MIAMI (Billboard) - Record label Fania, the most recognizable name in tropical music, is poised for a new phase.
Since the acquisition of all its assets by Codigo Group in May, the label has revamped its logo, launched a renewed marketing push and remastered and digitized much of its catalog.
Codigo, an entertainment company funded by New York-based private equity group Signo Equity, also purchased the Westside Latino catalog last December, which includes the Discuba, Seeco and United Artists Latino catalogs.
All told, the combined assets of Codigo Music, which will now fall under the iconic Fania brand, include more than 20,000 tracks, 2,400 albums and 200 artists, including Tito Puente, Celia Cruz, Beny More, Ruben Blades, Willie Colon, Johnny Pacheco, Ray Barreto and Hector Lavoe, with recordings going back to the ‘40s.
It’s a jaw-dropping span of music history that’s now under one roof. Into Codigo’s Miami offices, the database of recordings is meticulously archived by format, from LPs to master CDs. The office walls tell the story in countless album covers — the records that generations grew up on.
“Our objective is to leverage the brand and build long-term relationships with Fania fans,” Codigo Group chief marketing officer Michael Rucker says, noting that Fania’s Facebook page has nearly 20,000 fans. “With a brand like Fania, people want everything: CDs, books, pictures, vinyl, everything. And we want to be the ones to facilitate that.”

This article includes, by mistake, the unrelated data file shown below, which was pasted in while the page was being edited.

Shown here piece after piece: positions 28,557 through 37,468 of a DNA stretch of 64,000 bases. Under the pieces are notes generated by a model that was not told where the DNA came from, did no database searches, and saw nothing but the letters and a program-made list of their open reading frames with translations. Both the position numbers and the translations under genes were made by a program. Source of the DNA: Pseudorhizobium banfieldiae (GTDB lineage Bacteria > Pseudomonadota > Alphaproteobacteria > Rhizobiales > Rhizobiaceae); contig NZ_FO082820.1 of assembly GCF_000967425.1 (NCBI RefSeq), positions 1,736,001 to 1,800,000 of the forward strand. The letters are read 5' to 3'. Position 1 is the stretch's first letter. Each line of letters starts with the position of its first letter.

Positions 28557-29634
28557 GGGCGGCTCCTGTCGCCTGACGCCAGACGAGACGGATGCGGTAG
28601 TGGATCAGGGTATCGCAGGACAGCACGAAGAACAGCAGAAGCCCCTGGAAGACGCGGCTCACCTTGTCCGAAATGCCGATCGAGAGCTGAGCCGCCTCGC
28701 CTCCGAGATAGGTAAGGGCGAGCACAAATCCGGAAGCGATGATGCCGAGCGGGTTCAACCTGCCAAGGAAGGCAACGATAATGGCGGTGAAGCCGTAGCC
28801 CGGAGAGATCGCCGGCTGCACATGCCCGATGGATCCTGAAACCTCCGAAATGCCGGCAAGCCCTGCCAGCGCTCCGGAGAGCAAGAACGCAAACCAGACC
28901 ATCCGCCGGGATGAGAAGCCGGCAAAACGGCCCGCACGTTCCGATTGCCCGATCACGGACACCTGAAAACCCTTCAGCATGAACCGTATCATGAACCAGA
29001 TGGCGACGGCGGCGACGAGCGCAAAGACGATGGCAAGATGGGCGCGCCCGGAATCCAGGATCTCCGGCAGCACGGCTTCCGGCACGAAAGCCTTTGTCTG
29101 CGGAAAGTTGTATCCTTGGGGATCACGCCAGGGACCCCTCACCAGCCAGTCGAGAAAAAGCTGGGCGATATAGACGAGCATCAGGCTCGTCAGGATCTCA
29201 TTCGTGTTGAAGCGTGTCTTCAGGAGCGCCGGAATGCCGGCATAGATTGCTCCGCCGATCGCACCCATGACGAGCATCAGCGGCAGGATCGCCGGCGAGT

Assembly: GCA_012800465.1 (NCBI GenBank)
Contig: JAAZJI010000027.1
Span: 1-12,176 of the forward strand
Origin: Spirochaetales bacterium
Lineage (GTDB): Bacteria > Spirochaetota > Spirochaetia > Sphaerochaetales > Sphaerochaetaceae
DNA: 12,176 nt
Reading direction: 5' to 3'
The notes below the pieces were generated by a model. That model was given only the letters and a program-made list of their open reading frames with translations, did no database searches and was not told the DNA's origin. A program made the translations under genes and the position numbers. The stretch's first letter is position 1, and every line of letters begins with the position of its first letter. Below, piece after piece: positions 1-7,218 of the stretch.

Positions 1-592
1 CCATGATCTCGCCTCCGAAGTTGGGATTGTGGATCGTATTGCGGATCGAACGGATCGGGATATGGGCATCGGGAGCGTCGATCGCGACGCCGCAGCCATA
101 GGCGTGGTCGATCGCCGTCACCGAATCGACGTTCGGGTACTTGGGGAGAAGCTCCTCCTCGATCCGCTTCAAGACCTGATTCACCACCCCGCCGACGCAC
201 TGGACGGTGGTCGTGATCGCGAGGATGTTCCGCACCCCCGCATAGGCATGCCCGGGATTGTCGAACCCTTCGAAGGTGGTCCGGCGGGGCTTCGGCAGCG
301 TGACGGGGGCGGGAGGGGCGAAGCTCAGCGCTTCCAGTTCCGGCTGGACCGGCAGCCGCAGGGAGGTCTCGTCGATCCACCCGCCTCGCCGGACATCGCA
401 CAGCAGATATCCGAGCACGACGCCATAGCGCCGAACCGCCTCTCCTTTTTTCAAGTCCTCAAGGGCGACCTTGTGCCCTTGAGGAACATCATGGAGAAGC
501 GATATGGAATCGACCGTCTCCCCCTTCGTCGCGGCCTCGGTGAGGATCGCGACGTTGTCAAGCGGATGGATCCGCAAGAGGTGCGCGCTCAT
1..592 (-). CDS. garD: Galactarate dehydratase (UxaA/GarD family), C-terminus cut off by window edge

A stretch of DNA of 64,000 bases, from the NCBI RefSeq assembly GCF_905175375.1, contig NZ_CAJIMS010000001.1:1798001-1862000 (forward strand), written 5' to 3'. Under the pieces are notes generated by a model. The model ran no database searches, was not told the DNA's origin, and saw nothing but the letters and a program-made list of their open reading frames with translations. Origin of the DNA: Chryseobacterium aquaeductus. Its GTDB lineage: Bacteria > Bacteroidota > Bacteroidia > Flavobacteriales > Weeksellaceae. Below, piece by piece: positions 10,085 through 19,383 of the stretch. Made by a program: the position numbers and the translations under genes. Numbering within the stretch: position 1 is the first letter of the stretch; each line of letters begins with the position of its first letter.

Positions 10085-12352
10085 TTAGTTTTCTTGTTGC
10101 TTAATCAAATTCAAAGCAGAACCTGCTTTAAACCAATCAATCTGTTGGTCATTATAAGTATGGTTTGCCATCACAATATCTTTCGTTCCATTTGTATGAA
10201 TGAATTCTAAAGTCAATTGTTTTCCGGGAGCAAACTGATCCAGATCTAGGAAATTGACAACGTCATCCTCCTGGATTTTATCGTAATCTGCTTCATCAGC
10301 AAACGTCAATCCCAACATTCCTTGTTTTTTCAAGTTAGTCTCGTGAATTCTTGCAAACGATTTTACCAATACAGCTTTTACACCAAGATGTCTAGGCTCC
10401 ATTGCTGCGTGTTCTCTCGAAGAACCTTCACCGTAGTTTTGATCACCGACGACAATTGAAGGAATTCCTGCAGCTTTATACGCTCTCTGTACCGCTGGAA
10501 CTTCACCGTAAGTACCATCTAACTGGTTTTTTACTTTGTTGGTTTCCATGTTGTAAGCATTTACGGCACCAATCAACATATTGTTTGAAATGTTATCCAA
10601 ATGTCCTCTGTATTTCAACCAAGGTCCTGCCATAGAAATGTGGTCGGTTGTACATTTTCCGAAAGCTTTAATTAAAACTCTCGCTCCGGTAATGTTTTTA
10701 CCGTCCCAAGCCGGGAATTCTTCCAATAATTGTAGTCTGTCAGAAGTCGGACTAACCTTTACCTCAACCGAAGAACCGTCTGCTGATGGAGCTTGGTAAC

One of the first things Rucker did after Codigo acquired Fania was to archive the label’s assets and store all the master tapes at a New Jersey facility owned by Iron Mountain, the information management services company.
The first Fania set to come out under Codigo is “Tito Rodriguez: A Man and His Music — El Inolvidable,” due Tuesday (November 17). The two-CD, 30-track set is part of the series “A Man and His Music,” launched last year under Fania’s previous owner. The sets boast 32-page liner notes and typically retail for $18.99-$19.99.
Last year, Fania sold 400,000 albums, including boxed sets, according to Rucker. The label also puts out midprice sets, including “Historia de la Salsa” and “Greatest Hits,” both single 10-track CDs without liner notes that retail for $12.99. But the top-selling series is “A Man and His Music.”
Early this month, Fania launched its Web site, Fania.com, from which it directly sells physical and digital music, with close to 500 albums available digitally.
In December, Fania.com will begin selling other merchandise, and Rucker says there are plans to sell vinyl in the near future.
For 2010, Rucker says, “our goal is to evaluate success not by ‘Did we sell 400,000 copies?’ but by ‘Did we reach 200,000 fans?’”
Editing by Sheri Linden at Reuters